Charles Hedley

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Not to be confused with Charlie Hedley.

Charles Hedley (27 February 1862 – 14 September 1926) was a naturalist, specifically a malacologist. Born in Britain, he spent most of his life in Australia. He was the winner of the 1925 Clarke Medal.

Signature of Charles Hedley.

Early life[edit]

Hedley was born in the vicarage at Masham, Yorkshire, England, the son of the Rev. Canon Thomas Hedley and his wife Mary, née Bush. On account of delicate health Hedley had only two years at Eastbourne College, but his education was continued by his father, a fellow of Trinity College, Cambridge. He was mainly educated in the south of France; from boyhood he collected mollusc shells, and was greatly influenced by a French work on molluscan anatomy. In France he met George French Angas who gave him a letter of introduction to Dr. George Bennett of Sydney.[1]

Exploring in Oceania[edit]

In 1881 Hedley went to New Zealand and in September 1882 to Sydney. He was suffering from asthma and after trying the dry interior found he was in better health when near the sea. He took up an oyster lease at Moreton Bay, Queensland, and then tried fruit-growing at Boyne Island, Port Curtis. His first published paper, "Uses of Some Queensland Plants", was published in the Proceedings of the Royal Society of Queensland in 1888, and in the same year he came to Brisbane. He did some voluntary work for the Queensland museum and on 1 January 1889 was appointed a supernumerary officer of it. In July he became honorary secretary of the Royal Society of Queensland, and in 1890, at the invitation of the administrator, Sir William Macgregor, he visited New Guinea, did some exploring, and made important collections. He was much interested in the natural history of New Guinea, but he contracted fever, and towards the end of 1890 he went to Sydney.[1]

Study of molluscs[edit]

Hedley made Sydney his home for the rest of his life. In April 1891 he joined the Australian Museum staff as assistant in charge of land shells, and about five years later was appointed conchologist. Early in 1896 the local committee of the "Funafuti Coral Reef Boring Expedition of the Royal Society" (London) suggested to the trustees of the Australian museum that one of their officers should accompany the expedition, and Hedley was selected. He left in May, and during his stay on Funafuti made an interesting collection, particularly of Invertebrate and Ethnological objects. The descriptions of these were published in Memoir III of the Australian Museum Sydney between 1896 and 1900. Hedley himself was responsible for the "General Account of the Atoll of Funafuti", "The Ethnology of Funafuti" and "The Mollusca of Funafuti". In 1901 with Ernest Clayton Andrews Hedley examined the Queensland coast and Great Barrier Reef. He also contributed two articles in 1902 and 1903 on the "Mollusca" included in the Scientific Results of the Trawling Expedition of H.M.C.S. "Thetis", published as Memoir IV of the Australian Museum Sydney.[1] Hedley collaborated with Professor William A. Haswell and Sir Joseph Verco in investigating the continental shelf and co-operated with the Commonwealth Advisory Council of Science and Industry.[2]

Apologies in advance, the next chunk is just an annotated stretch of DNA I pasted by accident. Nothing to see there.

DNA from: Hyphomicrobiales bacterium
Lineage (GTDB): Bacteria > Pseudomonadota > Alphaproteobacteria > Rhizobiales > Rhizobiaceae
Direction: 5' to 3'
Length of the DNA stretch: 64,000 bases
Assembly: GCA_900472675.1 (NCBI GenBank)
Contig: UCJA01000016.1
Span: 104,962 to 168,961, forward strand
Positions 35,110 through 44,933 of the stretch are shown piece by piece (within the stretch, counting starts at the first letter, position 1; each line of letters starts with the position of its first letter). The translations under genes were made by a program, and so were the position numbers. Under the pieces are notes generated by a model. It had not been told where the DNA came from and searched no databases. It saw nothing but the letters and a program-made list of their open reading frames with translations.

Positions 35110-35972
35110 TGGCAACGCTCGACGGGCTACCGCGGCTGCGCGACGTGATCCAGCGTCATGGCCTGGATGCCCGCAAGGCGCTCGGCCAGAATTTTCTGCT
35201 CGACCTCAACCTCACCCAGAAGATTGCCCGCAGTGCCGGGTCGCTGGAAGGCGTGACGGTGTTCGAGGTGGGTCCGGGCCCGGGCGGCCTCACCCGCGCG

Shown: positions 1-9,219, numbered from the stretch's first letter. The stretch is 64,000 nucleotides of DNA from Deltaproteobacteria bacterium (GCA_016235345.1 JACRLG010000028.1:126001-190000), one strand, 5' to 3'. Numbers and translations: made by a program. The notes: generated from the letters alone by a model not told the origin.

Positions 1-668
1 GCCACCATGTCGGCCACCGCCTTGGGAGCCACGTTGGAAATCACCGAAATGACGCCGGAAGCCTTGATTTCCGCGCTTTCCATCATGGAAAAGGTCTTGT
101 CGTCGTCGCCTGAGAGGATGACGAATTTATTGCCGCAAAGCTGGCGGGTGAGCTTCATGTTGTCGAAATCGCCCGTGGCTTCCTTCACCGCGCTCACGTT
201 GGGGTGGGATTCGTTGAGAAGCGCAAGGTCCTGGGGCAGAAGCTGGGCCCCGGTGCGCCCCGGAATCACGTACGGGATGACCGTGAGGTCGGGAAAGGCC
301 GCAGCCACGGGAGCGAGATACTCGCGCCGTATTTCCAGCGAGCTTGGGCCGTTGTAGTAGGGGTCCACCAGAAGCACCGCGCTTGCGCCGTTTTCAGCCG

Further travel and Australian Museum[edit]

Hedley was a keen explorer and visited most of the coast of eastern Australia, and the Gulf of Carpentaria, New Guinea, New Caledonia, and the Ellice Group. In later life he visited Canada and Alaska (1922), and Africa (1925). His chief interest was in the study of the Great Barrier Reef. He had become assistant curator of the Australian museum in 1908 and in 1920 he succeeded Robert Etheridge, Junior as principal keeper of collections. He resigned in 1925 to become scientific director of the Great Barrier Reef Investigation Committee. Between April and August 1926 he was supervising the sinking of a bore on Michaelmas Reef near Cairns, and he returned to Sydney in August intending to visit Japan in connexion with the third Pan-Pacific Science Congress. Not being well he decided to abandon the journey, and though it was hoped that a rest would restore his health, he died suddenly on 14 September 1926. He married and left a widow and an adopted daughter.[1]

Awards and achievements[edit]

Hedley was on the council of the Linnean Society of New South Wales from 1897 to 1924 and was president from 1909 to 1911; he was on the council for 16 years of the Royal Society of New South Wales and was president in 1914; he was a vice-president of the Malacological Society of London from 1923. He was awarded the David Syme prize in 1916, and in 1925 received the Clarke Medal from the Royal Society of New South Wales. A man of invariable courtesy and kindliness, held in the highest regard by contemporary scientists, his knowledge was always at the disposal of younger naturalists and visiting scientists. His work, and especially in regard to the zoo-geographical history of the Pacific Ocean, gave him a high place among Australian zoologists. A list of 156 published research papers written by Hedley, and 15 in association with others, was printed in 1924.[1]

Bibliography[edit]

References[edit]

This article incorporates public domain text from reference [1]

  1. ^ a b c d e f Serle, Percival (1949). "Hedley, Charles". Dictionary of Australian Biography. Sydney: Angus and Robertson. Retrieved 2009-03-13. 
  2. ^ Denis Fairfax, 'Hedley, Charles (1862 - 1926)', Australian Dictionary of Biography, Volume 9, MUP, 1983, pp 252-253. Retrieved 13 March 2009

External links[edit]

Awards
Preceded by
Joseph Maiden
Clarke Medal
1925
Succeeded by
Andrew Gibb Maitland